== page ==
2. Andrew P. says:

    Good thoughts, John. I am reminded of the 20 years or so that Larry Crabb’s book “Inside Out” has been floating around my consciousness, and an insight that it led me to some 5 or so years ago: All motives are mixed. I find, when I bring this up, that many (probably most) people immediately reject the idea. They find it virtually impossible to believe that truly charitable, giving, sacrificial deeds could conceivably come from motives that had any mixture of bad with good, even in the smallest degree. Granted, if you’ve never given deep thought to Crabb’s thesis, then this will probably come as a shocking suggestion. You might say categorically, as a friend of mine recently did, “That’s incorrect.” Really? You sure? You really don’t believe the scripture that says the human heart is, above all, deceitful? You really know your heart completely, and the hearts of those who minister to “the least of these”?

    No, none of us do (know our own hearts that well, that is). Now, it could be true that some motives really aren’t mixed, but set that possibility aside for a moment and get down to street level. Surely a thoughtful believer can see that MOST actions bear mixed motives. A man helps with the housework because he loves his wife – but he also know things will go better for him if he does. One may help the homeless due to a real desire to contribute to shalom in the community and the betterment of the lives of others, but that same individual at least expects to get a good feeling from the effort (or perhaps “spiritual brownie points,” or in some cases the applause of other people). Mixed motives may be so inherent in the human condition that they are essentially inescapable – I’m not sure about that.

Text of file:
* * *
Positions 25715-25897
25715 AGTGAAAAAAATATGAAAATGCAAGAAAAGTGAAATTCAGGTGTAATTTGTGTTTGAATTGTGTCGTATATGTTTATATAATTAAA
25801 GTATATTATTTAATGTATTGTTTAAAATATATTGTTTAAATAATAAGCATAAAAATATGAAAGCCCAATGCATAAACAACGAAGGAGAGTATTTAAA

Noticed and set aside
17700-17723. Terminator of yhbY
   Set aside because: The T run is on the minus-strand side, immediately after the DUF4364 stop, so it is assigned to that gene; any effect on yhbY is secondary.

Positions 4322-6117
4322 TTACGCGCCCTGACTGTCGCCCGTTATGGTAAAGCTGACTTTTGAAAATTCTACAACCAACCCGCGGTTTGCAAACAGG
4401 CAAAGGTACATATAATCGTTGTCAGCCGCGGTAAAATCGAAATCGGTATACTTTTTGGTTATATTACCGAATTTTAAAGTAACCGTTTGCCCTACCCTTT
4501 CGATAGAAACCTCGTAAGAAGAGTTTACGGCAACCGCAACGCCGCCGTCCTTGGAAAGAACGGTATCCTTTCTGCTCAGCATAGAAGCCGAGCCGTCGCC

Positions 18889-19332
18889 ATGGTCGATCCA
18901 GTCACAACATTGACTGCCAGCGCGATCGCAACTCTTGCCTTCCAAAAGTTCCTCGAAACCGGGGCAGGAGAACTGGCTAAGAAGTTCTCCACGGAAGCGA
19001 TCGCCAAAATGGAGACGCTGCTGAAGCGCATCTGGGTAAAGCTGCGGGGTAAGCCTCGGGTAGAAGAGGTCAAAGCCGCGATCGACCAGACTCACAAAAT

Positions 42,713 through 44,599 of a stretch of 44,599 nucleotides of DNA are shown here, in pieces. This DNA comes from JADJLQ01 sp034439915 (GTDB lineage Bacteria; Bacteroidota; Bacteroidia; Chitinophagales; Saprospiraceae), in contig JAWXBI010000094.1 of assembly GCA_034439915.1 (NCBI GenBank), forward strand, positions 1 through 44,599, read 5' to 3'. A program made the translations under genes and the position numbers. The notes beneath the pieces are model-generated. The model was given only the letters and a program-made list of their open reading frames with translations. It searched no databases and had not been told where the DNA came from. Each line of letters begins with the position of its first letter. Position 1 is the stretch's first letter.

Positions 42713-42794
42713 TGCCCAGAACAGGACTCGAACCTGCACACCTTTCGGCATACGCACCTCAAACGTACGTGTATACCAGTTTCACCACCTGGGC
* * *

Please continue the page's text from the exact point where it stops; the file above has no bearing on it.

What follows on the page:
If you reject the idea that at least MOST motives are mixed, it seems to me you truly are completely rejecting the notion that the human heart is deceitful, and therefore assuming the Bible is using pure hyperbole at that point. But after that long lead-in, let me finally make the connection to your observations, John: We should understand that those prisoners that your correspondent spoke of are probably a lot less inclined to be self-deceived anymore. No question – when they were committing crimes, many of them fooled themselves into believing they were doing nothing wrong. Having claimed the promises of Jesus Christ, I suspect they, more than most of us, realize how deceitful the human heart can be, and that makes them recognize all the more how much they need Jesus Christ.

    We need Jesus, not just to wipe our slates clean (continually!); we need to cling to Him always because even our most righteous deeds are as filthy rags, because we can never be completely sure when our hearts are fooling us. And when I think I’ve been fully rehabilitated, or am acting with fully pure motives, I may be at the most dangerous juncture of all. The convict who has also been convicted by Jesus Christ’s message probably knows that better than I do. He probably knows better than I do that transformation must be continual; the process is never complete. Praise be to the One Who will finish the good work He has begun in us!